Retinal Recovery After Iatrogenic Macular Detachment for Gene Therapy
By Lynda Seminara and selected by Neil M. Bressler, MD, and Deputy Editors
JAMA Ophthalmology, March 2017
Simunovic et al. observed the effects of limited iatrogenic macular detachment on retinal structure and function after delivery of gene therapy to the subretinal space. They found that structural recovery occurred within 1 week and function generally was restored by 1 month.
Five men with choroideremia of confirmed genetic etiology participated in this prospective, interocularly controlled study. Gene therapy consisted of unilateral subretinal injection of a 0.1-mL solution containing 1 × 1011 particles of AAA.REP1 (an adeno-associated viral vector encoding Rab Escort Protein 1). Before surgery and at 1 week and 1 month after it, retinal structure was evaluated with optical coherence tomography, and retinal function was assessed by microperimetry, best-corrected visual acuity (BCVA), and the Farnsworth-Munsell 100-hue test.
In all patients, subretinal fluid dissipated within 1 week after surgery. By 1 month postoperatively, the mean change in central foveal thickness was +9.6 μm for treated eyes and +8.8 μm for control (fellow) eyes. Mean BCVA of treated eyes also improved by the 1-month mark (mean change from baseline, +5.4 letters vs. +0.8 letters for control eyes). From baseline to 1 month postsurgery, threshold sensitivity increased for 3 treated eyes and decreased for 2.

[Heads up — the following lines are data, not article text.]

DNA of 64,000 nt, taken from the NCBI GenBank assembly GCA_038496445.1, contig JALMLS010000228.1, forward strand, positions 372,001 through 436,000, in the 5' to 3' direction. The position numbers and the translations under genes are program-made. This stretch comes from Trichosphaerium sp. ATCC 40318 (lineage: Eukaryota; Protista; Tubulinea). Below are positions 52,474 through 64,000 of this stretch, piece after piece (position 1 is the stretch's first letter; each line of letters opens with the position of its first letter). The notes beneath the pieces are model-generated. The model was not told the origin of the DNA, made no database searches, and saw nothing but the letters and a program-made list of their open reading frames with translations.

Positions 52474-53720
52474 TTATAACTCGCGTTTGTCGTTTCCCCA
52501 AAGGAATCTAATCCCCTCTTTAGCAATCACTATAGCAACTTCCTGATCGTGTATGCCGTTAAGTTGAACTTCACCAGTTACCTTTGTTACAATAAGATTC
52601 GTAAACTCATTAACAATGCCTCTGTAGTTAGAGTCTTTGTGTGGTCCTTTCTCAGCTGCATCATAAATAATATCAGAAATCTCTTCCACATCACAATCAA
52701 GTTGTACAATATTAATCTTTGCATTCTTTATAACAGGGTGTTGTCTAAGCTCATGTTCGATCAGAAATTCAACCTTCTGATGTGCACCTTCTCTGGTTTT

Color discrimination was variable. Although most treated eyes functioned at or above baseline, 1 patient had worsening of a preexisting Verriest type III deficiency in color vision at 1 month. This suggests that the optical density of cone photopigments is decreased in the early postoperative period. No patients had a postoperative shift in the preferred locus of retinal fixation, as measured by microperimetry.
The authors concluded that structural and functional restoration of the retina develops asynchronously after iatrogenic detachment, with structural recovery occurring within 1 week and visual acuity returning within 1 month. The improvements may be accompanied by subtle alterations in threshold sensitivity and color discrimination. These recovery kinetics may be ascribed to the combination of functional gains from REP1 expression and functional losses from retinal detachment. (Also see related commentary by Jacque L. Duncan, MD, in the same issue.)
The original article can be found here.